A silhouette can add dramatic flair to an otherwise average shot by providing a bold subject and sharp contrast. A silhouette turns a solid thing with depth into a flat, two-dimensional cut out that brings back memories of shadow puppets.
Modern digital cameras make shooting silhouettes a lot easier and what the camera can’t do for you, you can always touch up in post processing.
Find The Scene
A silhouette is basically an underexposed subject framed by a brightly lit background. Look for situations where you’re shooting from the shadows toward the light, like the photo of the man and his son sweeping out the garage.
Another trick with silhouettes is to get low and in close to the subject and shoot at a slight upward angle. Shooting slightly upward lengthens the lines and makes the contrast bolder.
Any bright background will do. Daylight, stained glass windows, bright lights, or a sunset sky are all great backdrops for a silhouette.
Turn Off The Flash
This is one time you want to be in a shooting mode that gives you at least some manual control and in auto mode your camera is going to try and fire that fill flash. I’d shoot the scene both ways: One as a silhouette, the other with the fill flash, and see which one you like better.
Expose For The Background
There are a number of ways to do this. Many cameras will let you point the camera at the brighter part of the picture, then press the shutter release button half-way down to lock the exposure and reframe the picture before pushing the button all the way down. Other cameras, like the Nikon D5100, have a special exposure lock button.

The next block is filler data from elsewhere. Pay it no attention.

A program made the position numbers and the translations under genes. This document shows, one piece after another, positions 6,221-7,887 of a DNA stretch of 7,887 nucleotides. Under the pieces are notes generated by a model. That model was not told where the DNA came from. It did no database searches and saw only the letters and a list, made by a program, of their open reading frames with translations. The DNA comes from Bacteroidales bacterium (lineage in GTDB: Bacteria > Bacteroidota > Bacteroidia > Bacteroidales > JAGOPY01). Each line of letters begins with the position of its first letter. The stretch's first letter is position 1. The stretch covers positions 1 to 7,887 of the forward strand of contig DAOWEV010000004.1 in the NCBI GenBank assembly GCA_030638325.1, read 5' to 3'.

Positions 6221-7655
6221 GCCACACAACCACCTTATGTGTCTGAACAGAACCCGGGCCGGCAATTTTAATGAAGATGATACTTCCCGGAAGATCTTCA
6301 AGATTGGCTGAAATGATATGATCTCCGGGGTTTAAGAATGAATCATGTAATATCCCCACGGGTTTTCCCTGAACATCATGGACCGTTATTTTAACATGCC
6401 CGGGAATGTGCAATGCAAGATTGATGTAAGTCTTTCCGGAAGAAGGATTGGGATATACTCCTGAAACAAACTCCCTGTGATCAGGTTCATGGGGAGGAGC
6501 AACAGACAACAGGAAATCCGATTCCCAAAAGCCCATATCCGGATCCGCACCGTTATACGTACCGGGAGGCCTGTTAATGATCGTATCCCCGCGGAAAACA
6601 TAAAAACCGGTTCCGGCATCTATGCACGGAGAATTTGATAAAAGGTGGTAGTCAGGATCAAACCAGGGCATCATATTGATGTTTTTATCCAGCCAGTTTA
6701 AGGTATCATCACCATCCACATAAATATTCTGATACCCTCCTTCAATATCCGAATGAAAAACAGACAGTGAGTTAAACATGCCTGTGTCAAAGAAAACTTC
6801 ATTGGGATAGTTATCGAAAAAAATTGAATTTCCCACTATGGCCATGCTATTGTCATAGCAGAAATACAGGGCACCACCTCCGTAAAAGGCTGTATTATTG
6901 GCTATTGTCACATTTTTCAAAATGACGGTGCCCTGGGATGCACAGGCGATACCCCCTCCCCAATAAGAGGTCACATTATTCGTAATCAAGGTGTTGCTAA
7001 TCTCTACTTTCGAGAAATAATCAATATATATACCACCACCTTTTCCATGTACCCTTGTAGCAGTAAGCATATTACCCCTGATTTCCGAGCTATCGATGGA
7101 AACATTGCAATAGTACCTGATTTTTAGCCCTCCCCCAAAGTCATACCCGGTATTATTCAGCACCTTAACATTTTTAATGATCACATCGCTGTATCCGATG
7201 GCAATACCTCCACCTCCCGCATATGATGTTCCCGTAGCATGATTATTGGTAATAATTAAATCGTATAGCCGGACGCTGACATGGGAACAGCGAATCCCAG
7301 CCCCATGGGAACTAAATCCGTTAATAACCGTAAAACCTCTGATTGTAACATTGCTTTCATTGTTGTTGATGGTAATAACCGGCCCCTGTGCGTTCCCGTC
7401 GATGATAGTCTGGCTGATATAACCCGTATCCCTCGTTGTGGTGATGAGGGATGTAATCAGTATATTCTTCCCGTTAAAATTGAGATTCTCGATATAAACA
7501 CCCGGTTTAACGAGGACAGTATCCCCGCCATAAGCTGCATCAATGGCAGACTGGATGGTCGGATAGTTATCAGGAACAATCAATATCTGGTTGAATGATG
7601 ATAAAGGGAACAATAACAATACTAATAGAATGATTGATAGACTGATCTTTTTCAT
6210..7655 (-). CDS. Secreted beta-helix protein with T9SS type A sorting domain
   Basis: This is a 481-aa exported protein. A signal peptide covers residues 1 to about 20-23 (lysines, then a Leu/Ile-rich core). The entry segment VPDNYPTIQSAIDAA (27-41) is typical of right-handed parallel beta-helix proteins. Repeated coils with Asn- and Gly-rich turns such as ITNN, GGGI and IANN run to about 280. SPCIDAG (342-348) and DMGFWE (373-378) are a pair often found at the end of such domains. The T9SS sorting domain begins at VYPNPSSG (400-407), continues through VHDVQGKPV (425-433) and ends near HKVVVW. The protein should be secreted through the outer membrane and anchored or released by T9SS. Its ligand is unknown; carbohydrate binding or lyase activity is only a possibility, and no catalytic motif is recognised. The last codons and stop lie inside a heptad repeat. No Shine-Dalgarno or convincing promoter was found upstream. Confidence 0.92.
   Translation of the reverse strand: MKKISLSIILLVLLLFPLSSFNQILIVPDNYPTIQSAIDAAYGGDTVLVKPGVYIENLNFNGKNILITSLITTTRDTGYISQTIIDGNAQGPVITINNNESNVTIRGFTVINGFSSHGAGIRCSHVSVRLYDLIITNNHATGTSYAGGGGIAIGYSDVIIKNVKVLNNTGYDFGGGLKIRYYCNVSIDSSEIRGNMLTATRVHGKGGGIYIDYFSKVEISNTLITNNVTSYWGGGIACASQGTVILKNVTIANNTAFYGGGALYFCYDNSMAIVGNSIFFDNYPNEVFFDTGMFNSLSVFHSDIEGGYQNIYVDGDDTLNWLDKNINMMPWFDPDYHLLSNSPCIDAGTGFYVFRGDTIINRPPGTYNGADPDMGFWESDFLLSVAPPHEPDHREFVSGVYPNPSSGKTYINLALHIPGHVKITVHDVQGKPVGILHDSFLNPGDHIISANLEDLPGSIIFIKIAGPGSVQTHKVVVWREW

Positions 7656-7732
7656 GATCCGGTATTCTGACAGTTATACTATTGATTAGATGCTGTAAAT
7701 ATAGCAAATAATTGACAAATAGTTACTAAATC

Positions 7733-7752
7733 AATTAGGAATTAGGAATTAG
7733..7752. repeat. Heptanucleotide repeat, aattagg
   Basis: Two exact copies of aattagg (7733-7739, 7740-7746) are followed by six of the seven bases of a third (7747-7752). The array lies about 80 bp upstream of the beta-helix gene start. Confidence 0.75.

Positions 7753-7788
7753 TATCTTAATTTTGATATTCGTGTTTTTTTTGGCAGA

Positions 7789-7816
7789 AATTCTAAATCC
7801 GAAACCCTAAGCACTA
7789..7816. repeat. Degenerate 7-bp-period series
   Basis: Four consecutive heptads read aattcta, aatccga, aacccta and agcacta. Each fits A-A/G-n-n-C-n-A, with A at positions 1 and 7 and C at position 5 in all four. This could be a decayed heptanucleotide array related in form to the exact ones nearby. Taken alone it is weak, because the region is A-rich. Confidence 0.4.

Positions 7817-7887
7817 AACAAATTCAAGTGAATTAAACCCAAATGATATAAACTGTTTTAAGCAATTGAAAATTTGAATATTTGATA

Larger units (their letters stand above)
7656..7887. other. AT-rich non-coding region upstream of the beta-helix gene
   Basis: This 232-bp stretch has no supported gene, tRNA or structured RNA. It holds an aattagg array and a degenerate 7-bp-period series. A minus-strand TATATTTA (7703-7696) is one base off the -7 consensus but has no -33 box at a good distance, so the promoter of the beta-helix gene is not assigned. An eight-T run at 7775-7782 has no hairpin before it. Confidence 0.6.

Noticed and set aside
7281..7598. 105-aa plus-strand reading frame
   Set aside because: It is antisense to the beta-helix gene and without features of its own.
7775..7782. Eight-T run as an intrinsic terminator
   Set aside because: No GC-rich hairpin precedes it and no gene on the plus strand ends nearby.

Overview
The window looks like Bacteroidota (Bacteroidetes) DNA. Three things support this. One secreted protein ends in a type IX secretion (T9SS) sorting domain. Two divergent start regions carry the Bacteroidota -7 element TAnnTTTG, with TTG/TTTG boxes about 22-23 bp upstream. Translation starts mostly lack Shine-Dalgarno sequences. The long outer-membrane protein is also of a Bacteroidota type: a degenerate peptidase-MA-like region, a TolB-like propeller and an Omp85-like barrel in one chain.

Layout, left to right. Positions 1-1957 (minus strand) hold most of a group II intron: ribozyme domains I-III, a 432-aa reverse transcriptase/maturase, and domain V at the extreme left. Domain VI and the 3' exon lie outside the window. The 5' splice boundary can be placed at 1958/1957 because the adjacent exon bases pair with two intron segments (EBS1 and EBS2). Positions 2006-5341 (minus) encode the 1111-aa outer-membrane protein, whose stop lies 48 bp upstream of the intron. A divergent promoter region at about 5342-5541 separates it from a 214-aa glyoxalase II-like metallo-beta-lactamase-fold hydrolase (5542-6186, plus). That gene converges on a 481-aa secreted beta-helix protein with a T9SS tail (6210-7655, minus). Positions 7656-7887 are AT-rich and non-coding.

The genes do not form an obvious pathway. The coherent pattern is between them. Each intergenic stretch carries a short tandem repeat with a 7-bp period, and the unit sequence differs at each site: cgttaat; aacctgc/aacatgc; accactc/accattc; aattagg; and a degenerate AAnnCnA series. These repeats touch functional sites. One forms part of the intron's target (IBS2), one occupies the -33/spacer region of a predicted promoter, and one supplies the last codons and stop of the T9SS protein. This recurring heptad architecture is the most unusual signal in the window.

There’s also the old fashioned way of using your camera to meter the brighter part of the photo, then dial the exposure in manually.Focus For The Subject
The only problem for some cameras when it comes to using the half-way press on the shutter button is that it also freezes the auto-focus. Not so much with modern cameras, like my Canon 7D, which will adjust the focus even if the exposure is locked. Just be aware you may have to tweak the focus manually on some older cameras.
Clean It Up In Post
If the exposure isn’t perfect in the camera don’t sweat it, a silhouette is fairly easy to clean up in post. Since you’re not trying to preserve any detail in the subject, you can usually make the adjustments with just the brightness/contrast tools, which almost every image program on the planet offers.
Worst case you have to use the selection tools to outline the silhouette and selectively drop the brightness.
Silhouettes are a good exercise to get familiar with your camera’s exposure compensation features and you’ll end up with some great shots as well. Happy shooting.